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Despite all the early problems, Timbers have shot at playoffs

Back line still needs work, and home results must improve


by: COURTESY OF MEG WILLIAMS - Midfielder Jorge Villafana gets into a kick in a recent game against Vancouver for the Portland Timbers, who have withstood early-season adversity and put themselves in position for a run at the MLS playoffs.The Portland Timbers have spent much of the first half of the season disappointing fans, coaches and their owner.

And yet, the Timbers are not in that bad of a position to make the MLS playoffs.

Despite all the problems Portland has had and all the draws that probalby should have been wins, the Timbers (4-4-8, 20 points) are in sixth place in the Western Conference, just one point back of the Vancouver Whitecaps. The top five finishers will go to the postseason.

“We’re still right there,” Timbers coach Caleb Porter says. “We’re not out of the race. We’re below the red line, but there’s a lot of games left. I know what this team is capable of. There’s a lot to be optimistic about.”

But, Porter adds, “there are certainly some things that need to change if we want to be in the playoffs and be making a run to raise a trophy. It’s a couple moves and we’re there.”

Porter says he believes the adversity the Timbers have faced over the first 16 matches has made them stronger and gives them the mental fortitude to challenge for a playoff berth throughout the second half of the regular season.

“It’s been a long first half of the year,” Porter says. “This team has grown. They’ve built a lot of resiliency. In the end, it’s going to help us get to where we want to get because we’ve grown, we’ve gotten stronger, we’ve gotten humbled, we’ve gotten hardened and we’re even a little bit more hungry.”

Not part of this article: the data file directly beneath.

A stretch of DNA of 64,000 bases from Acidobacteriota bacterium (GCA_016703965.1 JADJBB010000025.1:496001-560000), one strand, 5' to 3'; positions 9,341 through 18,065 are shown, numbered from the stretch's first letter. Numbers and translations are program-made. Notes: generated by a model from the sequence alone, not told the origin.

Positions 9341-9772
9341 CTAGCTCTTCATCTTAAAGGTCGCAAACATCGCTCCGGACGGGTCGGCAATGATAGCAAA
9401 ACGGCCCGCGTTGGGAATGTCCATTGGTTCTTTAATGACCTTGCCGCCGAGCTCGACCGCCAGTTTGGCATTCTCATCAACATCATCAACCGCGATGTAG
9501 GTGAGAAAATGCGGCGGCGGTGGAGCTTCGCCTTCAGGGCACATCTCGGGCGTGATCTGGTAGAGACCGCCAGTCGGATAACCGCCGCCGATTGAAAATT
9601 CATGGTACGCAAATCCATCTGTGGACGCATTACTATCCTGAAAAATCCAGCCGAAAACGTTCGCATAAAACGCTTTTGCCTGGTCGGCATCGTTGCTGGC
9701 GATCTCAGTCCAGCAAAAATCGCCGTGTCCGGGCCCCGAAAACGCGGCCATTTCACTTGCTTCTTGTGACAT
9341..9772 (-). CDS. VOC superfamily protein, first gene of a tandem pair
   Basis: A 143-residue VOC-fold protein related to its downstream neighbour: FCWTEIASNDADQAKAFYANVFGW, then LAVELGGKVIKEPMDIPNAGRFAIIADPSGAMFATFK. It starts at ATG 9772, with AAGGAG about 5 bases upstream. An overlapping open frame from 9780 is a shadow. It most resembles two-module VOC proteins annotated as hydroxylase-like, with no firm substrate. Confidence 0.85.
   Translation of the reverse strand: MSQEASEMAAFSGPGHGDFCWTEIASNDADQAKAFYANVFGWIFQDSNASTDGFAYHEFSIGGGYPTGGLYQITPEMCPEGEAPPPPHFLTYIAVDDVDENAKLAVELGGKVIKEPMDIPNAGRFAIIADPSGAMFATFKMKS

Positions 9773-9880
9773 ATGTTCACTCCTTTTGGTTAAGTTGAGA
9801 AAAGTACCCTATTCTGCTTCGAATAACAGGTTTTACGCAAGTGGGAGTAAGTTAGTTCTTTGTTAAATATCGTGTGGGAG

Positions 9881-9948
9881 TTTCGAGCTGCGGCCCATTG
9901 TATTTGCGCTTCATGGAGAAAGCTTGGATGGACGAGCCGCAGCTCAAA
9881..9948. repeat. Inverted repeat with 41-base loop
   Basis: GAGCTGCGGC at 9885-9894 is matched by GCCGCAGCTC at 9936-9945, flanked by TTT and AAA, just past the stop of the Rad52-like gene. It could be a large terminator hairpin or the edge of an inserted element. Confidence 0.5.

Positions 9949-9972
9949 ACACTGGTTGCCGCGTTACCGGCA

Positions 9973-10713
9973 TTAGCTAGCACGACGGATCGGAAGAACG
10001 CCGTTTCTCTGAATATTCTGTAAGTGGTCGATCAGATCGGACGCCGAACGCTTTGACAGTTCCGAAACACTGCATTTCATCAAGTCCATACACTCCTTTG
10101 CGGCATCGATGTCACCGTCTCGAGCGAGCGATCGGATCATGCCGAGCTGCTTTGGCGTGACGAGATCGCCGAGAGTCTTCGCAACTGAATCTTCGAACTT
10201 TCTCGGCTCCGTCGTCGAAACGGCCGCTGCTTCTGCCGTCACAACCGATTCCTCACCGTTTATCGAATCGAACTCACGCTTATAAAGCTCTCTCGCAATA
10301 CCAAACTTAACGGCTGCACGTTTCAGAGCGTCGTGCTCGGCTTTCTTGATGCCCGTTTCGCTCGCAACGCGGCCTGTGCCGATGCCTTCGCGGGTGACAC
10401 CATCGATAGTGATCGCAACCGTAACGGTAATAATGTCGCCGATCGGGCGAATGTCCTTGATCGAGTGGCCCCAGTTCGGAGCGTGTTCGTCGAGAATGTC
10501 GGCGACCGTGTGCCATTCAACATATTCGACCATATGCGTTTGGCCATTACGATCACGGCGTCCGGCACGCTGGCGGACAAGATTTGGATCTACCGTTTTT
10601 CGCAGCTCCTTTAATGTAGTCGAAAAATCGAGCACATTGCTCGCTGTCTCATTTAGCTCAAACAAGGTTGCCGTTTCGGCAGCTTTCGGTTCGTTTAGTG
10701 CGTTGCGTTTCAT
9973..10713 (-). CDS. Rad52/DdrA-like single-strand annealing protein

The biggest problem for the Timbers this season has been their inability to keep opponents’ shots out of the back of the net. Portland has given up 27 goals, which is tied for third worst in MLS.

by: COURTESY OF PORTLAND TIMBERS - Caleb Porter, coach of the Portland Timbers, says the club needs to improve its play on the back line in the second half of the MLS season.Porter has used 10 different formations on the back line in 2014, trying to get some consistency out of the group. Nothing has worked.

“It hasn’t been good enough,” Porter says. “Simple. You don’t change your back line, in fact that’s the area of your team you almost never change. I don’t like to change my back line. I like to have continuity. Some of that is due to injuries. But the majority of the time is because that line has not been good enough.”

And, for all the talk of how inspiring the home crowd at Providence Park is, the Timbers have played better on the road this season than they have at home. On the road, Portland is 3-1-1 (10 points). At home, the Timbers are 1-1-7 (10 points).

So, are the Timbers playing a different style or approaching things differently at home than they are on the road?

“Maybe,” Porter says. “Maybe. But what are we going to do? Sit back at home? We’re not going to do that. We’ve got to get better defenders. Simple. That allows us to get forward, that allows us to attack more.”

The Timbers will have a break in MLS action for the World Cup. Portland’s next league match is June 27 at home against Sporting Kansas City. In the meantime, the Timbers will play host to Orlando’s U-23s in a Lamar Hunt U.S. Open Cup match on June 17.

“It’s a tournament we want to win,” Timbers midfielder Will Johnson says. “Anytime you get a chance to play for a trophy, that speaks for itself.”

During the break, the Timbers players — like much of the world — will pend a lot of time sitting in front of their TVs, watching the World Cup in Brazil.

“I can relax and just watch some soccer,” Johnson says. “I love this game.”

Portland midfielder and Argentinian national Diego Valeri makes no secret about whom he is rooting for.

“I’m so excited,” Valeri says. “I hope that Argentina wins.”